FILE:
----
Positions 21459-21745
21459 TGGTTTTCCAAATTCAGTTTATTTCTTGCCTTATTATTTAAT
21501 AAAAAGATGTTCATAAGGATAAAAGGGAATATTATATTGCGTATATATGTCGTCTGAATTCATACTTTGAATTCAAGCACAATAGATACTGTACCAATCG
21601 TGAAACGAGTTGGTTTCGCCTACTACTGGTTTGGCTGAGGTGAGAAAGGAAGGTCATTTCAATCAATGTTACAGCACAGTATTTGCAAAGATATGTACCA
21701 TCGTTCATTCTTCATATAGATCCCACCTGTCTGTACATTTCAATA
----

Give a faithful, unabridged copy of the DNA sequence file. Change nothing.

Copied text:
Positions 21459-21745
21459 TGGTTTTCCAAATTCAGTTTATTTCTTGCCTTATTATTTAAT
21501 AAAAAGATGTTCATAAGGATAAAAGGGAATATTATATTGCGTATATATGTCGTCTGAATTCATACTTTGAATTCAAGCACAATAGATACTGTACCAATCG
21601 TGAAACGAGTTGGTTTCGCCTACTACTGGTTTGGCTGAGGTGAGAAAGGAAGGTCATTTCAATCAATGTTACAGCACAGTATTTGCAAAGATATGTACCA
21701 TCGTTCATTCTTCATATAGATCCCACCTGTCTGTACATTTCAATA